Regardless of how the future plays out, the 2013 NHL Draft will always be remembered by Predators fans as the day Seth Jones joined the organization. However, a few hours after Jones stepped onto the podium at the Prudential Center, David Poile would bring yet another 6′ 4”-plus rearguard into the fold — one who could very well become a dominating presence on Nashville’s blue line down the road.
Jonathan-Ismael Diaby, picked in the third round (64th overall) by the Preds, has been one of the more physically intimidating players in the QMJHL over the last few years as a member of the Victoriaville Tigres. Known as a stay-at-home D-man who packs a mean punch, Diaby has built a reputation as a guy with size who knows how to use it.
Says Ryan Kennedy of The Hockey News:
A team-high plus-12 for the Tigres, Diaby is a defense-first blueliner who can dish out punishment and has no problem dropping the gloves, something he did nine times this season… Talent hawks would like to see him think the game better but saw him make strides in that area… The key for Diaby in the short-term will be playing within his capabilities. He’s not a puck-rusher and won’t be counted on for a ton of offense…
In hopes of gaining more insight on the youthful behemoth, I called up Yanick Jean: the Tigres head coach and a former Washington Capitals prospect. Jean, who has been with Victoriaville since 2010, seems to be one of Diaby’s biggest supporters.
“Jonathan is the kind of guy you want on your team and don’t want to have to face. He can finish his opponent as well as anyone,” the bench boss said on Monday.
“He’s strong in his own end of the ice — especially in the corners — which excited some pro teams last season. He’s going to play on our top pairing like he did last year. He’s a key guy in a lot of situations for us, and he’s going to continue to help our team win.”
As is often the case with large defensemen in their tender years, Diaby has been deemed a below-average skater by many observers. That said, Jean has seen marked advancements on that front, and believes Diaby’s work ethic will help him improve his speed enough to succeed at in the NHL.
“His skating came along tremendously this year,” said Jean. “He works extremely hard off the ice, so that’s giving him a lot more power with his stride. He’s a much better skater than he was when I started here.”
Another blemish on Diaby’s scouting report is his hockey sense, but Jean doesn’t believe that will be an issue in the NHL — especially in a system as strong as Nashville’s.
“I think people are saying that (about his hockey sense) because he plays a lot, he racks up a lot of minutes with us: 25-28 minutes per game,” said Jean. “So playing with his style, you get tired more. Once he gets to the pro level, playing that stay-at-home defenseman role 15-20 minutes per game, he’ll be twice as efficient and a better decision-maker.”
As the above numbers illustrate, Diaby is not one to light the lamp on a frequent basis. However, he is known for his violent slap shot, which some consider to be his greatest asset. If he can make a small adjustment or two, that shot could take his game to another level.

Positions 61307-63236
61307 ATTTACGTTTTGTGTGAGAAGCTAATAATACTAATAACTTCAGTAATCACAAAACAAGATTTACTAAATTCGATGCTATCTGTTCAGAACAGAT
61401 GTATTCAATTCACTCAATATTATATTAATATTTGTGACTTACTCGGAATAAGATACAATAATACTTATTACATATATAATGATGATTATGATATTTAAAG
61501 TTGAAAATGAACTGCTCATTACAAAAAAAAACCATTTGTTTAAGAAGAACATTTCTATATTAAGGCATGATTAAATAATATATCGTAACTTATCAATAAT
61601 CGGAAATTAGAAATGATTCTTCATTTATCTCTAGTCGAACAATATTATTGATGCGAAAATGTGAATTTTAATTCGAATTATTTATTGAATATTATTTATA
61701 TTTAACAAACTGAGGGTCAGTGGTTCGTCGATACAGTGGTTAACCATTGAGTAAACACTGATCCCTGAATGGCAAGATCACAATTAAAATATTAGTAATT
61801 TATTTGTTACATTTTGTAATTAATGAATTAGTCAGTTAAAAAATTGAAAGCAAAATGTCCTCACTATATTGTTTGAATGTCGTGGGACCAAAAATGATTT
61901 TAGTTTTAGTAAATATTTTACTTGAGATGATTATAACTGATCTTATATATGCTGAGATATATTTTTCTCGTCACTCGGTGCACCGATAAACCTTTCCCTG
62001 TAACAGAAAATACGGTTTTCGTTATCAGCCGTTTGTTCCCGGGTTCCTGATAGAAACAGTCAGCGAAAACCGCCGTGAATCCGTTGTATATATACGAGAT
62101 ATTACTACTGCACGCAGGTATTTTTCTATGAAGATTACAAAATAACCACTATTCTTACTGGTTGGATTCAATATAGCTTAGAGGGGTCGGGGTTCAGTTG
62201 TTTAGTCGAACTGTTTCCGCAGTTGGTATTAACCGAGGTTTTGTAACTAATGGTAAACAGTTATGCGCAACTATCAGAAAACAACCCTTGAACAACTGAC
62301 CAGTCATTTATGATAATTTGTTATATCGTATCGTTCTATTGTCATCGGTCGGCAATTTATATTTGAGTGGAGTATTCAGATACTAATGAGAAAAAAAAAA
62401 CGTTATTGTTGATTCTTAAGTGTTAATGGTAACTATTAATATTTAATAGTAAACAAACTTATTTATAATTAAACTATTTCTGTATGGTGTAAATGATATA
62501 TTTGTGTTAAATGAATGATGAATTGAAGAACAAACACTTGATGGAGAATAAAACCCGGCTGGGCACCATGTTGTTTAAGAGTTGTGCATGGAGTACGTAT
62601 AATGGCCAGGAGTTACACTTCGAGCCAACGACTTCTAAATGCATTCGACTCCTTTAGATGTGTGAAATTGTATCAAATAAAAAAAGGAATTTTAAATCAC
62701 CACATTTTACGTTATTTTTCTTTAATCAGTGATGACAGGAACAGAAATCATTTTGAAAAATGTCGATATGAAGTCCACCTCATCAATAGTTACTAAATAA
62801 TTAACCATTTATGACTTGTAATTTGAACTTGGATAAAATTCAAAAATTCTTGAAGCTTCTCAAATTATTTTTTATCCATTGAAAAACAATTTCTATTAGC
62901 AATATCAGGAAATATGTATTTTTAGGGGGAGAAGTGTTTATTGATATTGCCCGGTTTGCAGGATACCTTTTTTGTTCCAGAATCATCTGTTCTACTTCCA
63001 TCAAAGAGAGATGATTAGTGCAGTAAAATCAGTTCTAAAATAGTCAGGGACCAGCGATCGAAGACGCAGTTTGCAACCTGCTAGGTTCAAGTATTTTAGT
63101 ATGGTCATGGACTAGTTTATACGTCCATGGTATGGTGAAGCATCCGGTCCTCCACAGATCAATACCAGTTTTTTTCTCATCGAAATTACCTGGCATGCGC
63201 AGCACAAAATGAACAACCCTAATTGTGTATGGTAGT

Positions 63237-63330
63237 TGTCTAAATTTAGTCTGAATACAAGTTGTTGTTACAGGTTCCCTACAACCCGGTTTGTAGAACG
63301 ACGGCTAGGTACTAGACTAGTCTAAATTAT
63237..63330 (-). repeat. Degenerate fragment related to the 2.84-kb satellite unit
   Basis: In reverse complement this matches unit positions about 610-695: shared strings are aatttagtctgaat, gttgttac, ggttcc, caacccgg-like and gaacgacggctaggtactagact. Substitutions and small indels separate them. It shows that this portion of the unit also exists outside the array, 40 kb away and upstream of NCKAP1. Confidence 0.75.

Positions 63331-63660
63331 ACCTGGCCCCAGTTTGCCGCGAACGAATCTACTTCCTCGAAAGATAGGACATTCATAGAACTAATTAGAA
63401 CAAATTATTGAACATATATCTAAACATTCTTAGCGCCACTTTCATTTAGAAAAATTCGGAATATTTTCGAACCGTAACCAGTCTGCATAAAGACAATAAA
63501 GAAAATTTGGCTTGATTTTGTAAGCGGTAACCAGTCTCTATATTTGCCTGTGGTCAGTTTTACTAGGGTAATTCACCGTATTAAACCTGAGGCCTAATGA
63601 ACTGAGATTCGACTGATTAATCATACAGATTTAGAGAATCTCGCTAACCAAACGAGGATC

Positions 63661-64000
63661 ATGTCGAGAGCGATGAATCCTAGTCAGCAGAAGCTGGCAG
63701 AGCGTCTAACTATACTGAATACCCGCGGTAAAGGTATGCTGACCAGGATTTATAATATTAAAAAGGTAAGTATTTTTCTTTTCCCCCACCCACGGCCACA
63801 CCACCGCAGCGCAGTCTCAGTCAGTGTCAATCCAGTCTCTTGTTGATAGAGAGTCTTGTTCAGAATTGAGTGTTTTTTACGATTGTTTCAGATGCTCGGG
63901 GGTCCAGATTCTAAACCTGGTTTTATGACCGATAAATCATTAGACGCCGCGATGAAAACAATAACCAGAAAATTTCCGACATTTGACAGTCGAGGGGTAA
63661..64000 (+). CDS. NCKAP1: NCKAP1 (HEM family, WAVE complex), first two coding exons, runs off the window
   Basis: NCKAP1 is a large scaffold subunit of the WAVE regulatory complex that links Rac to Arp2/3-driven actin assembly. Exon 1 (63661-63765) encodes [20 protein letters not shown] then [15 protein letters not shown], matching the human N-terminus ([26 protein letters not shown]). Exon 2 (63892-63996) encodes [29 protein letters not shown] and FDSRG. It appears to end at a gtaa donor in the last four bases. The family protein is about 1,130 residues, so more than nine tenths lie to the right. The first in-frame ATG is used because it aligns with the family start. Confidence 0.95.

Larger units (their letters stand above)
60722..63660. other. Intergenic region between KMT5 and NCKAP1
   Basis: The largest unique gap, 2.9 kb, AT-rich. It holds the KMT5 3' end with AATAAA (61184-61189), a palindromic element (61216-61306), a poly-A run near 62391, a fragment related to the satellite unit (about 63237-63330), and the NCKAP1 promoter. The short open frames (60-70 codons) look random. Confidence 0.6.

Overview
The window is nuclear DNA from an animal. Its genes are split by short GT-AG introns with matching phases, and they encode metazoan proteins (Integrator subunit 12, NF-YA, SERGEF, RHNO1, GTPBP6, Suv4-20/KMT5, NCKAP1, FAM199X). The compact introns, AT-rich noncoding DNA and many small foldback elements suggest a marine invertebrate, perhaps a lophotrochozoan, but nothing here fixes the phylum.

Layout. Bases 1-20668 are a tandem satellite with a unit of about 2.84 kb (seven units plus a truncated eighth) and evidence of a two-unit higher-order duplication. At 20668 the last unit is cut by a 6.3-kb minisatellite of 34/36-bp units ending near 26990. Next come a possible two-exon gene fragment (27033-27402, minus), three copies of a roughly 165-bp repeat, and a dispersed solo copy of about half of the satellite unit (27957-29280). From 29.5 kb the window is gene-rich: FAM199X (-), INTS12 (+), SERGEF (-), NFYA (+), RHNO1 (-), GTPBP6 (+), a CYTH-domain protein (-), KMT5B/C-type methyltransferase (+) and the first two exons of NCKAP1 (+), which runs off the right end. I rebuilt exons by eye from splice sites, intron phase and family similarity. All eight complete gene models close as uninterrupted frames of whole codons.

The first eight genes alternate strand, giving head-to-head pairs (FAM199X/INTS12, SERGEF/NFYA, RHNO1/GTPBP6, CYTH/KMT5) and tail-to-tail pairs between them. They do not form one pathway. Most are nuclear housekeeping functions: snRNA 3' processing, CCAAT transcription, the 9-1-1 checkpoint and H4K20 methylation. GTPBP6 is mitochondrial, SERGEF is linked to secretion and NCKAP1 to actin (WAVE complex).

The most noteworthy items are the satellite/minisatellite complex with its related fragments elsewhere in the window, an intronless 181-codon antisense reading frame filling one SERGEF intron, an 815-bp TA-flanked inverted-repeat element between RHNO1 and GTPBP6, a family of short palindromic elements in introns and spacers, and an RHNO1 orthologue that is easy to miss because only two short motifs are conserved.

“His shot is extremely powerful,” said Jean. “If he can improve his release time, that could be a very valuable weapon in the pros.”
Jean continued to say that Diaby is comparable to Colin White, and the numbers seem to back this sentiment up.
A Force to be Reckoned With
When one watches Diaby play, many over-used buzz words in the hockey lexicon immediately come to mind.
Gritty. Combative. Imposing. Agitating. Aggressive.
All of these descriptions are valid, though, as he has made a name for himself as one of the most feared guys in the Q. And when you watch him fight, it’s easy to see why:
A simple YouTube search will reveal many videos of Diaby like this one, most of which feature that swift and powerful right hook.
As one can see from the tape, Diaby is not only tall, but possesses a filled-out frame, as well — something not many 18-year-olds can claim. According to HockeyDB.com, which uses the numbers from the draft combine, he is already 6′ 5” and 223 pounds.
While Portland Winterhawks coach Mike Johnston told us that Seth Jones needs to improve his strength, that doesn’t appear to be an issue with Diaby.
Looking Toward the Future
Given Nashville’s organizational depth and his recent shoulder surgery, it will likely be a few years before we see Diaby get a chance to crack the Predators roster. If/when that time comes, Jean believes the Preds’ brass will enjoy having the Blainville, Quebec native.
“The great thing about Jonathan is that you can push him, because he wants to work, and the Preds will like that,” he said. “They will love pushing him as much as they can, because he’ll truly respond to that.”
Diaby certainly has his flaws, and scouts seem to be all over the map in regards to how he projects as an NHL commodity. But as a member of a defense-first organization, one has to think he has a far greater chance of thriving with the Predators than most other teams (how many times have we said that over the last few years?).
Once upon a time, Shea Weber was a bruising 6′ 4” defenseman who slipped out of the first round of the NHL Draft, much like Diaby. While it would be unfair to place Weber-esque expectations on the kid, Diaby’s skill set and size make him a high-potential asset for an organization known for developing players like him.
“He has the kind of drive young players need, and when you work as hard as he does, you never stop improving,” Jean concluded. “There’s nothing that tells me he can’t go pro.”
Photo courtesy of Victoriaville Tigres